(1985). The behaviour of presternal scars in a fair-skinned population. Annals
of the Royal College of Surgeons of England, 67(4), 238
- Arosarena, O. A. (2007). Cleft lip and palate. Otolaryngologic Clinics of
North America, 40(1), 27-60

- Patel, C. K. N. (1964). Continuous-Wave Laser Action on VibrationalRotational Transitions of C O 2. Physical review, 136(5A), A1187.

- Abbott, M. M., & Meara, J. G. (2011). A microcosting approach for isolated,
unilateral cleft lip care in the first year of life. Plastic and reconstructive
surgery, 127(1), 333-339

- Mossey, P. A., Little, J., Munger, R. G., Dixon, M. J., & Shaw, W. C.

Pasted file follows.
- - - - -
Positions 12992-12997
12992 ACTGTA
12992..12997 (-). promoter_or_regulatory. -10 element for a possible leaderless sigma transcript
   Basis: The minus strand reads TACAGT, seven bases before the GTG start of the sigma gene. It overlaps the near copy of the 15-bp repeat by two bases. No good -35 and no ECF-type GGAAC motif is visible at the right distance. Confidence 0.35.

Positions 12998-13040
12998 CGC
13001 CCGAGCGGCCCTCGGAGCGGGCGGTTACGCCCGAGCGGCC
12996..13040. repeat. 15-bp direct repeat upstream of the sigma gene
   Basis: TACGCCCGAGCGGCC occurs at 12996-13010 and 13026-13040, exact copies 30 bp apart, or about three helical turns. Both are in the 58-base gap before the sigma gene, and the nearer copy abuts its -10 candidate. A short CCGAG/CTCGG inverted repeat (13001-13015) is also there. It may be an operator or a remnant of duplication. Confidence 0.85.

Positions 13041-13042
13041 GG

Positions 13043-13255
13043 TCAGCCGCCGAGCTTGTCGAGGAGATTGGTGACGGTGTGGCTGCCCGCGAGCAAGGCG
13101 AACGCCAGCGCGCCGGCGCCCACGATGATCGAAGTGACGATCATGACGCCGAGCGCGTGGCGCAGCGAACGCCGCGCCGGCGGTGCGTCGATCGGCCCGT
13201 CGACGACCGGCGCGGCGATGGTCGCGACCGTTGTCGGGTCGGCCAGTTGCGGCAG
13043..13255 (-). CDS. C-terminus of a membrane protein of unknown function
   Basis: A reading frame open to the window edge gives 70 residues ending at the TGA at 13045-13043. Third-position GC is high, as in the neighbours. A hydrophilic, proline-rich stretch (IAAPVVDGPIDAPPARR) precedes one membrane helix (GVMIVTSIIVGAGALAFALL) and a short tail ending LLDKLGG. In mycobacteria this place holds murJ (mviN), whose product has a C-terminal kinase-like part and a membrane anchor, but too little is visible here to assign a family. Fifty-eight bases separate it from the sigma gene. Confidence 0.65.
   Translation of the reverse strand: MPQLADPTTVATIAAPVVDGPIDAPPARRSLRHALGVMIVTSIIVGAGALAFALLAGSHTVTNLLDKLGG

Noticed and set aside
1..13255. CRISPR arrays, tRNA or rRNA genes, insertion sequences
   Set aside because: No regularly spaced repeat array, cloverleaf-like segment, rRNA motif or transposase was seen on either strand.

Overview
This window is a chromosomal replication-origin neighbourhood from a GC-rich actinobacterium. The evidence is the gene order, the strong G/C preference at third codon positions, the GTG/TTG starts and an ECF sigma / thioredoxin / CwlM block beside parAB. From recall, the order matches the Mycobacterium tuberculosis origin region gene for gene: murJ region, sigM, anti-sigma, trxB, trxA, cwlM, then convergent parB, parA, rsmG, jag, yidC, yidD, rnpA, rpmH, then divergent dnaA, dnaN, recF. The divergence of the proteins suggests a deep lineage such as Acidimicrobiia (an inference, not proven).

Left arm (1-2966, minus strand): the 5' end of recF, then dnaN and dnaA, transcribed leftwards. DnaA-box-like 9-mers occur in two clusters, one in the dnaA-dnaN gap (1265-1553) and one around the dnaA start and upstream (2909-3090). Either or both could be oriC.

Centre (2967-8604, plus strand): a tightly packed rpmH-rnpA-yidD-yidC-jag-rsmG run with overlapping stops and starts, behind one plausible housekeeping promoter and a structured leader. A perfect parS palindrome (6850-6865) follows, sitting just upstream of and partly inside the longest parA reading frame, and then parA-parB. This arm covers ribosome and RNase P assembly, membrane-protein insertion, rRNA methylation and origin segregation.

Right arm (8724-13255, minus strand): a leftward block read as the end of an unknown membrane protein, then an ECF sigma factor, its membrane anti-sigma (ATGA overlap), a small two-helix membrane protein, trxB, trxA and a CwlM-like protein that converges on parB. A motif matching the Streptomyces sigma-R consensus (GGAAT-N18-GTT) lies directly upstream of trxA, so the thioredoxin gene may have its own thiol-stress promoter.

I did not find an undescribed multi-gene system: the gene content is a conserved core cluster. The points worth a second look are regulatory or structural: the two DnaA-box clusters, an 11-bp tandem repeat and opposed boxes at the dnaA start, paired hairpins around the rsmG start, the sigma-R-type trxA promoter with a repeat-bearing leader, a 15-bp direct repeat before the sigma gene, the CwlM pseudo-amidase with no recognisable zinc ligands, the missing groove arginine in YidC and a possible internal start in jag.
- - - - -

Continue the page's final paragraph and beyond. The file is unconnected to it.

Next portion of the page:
(2009). Cleft lip and palate. The Lancet, 374(9703), 1773-1785.
- Bitik, O., & Uzun, H. (2013). Reconstruction of central upper lip defects with
the subcutaneous pedicled nasolabial island flap: a single-stage alternative to
Abbe flap in the elderly male. Journal of Craniofacial Surgery, 24(4), e337e338.
- Stal S, Brown RH, Higuera S, Hollier LH Jr, Byrd HS, Cutting CB, et al.
Fifty years of the Millard rotation-advancement: looking back and moving
forward. Plast Reconstr Surg. 2009 Apr. 123(4):1364-77.
- Michalski AM, Richardson SD, Browne ML, et al. Sex ratios among infants
with birth defects, National Birth Defects Prevention Study, 1997-2009. Am J
Med Genet A. 2015 Feb 25.
- Nedelec B, Shankowsky A, Tredgett EE. Rating the resolving hypertrophic
scar: comparison of the Vancouver Scar Scale and scar volume. J Burn Care
Rehabil. 2000;21:205–12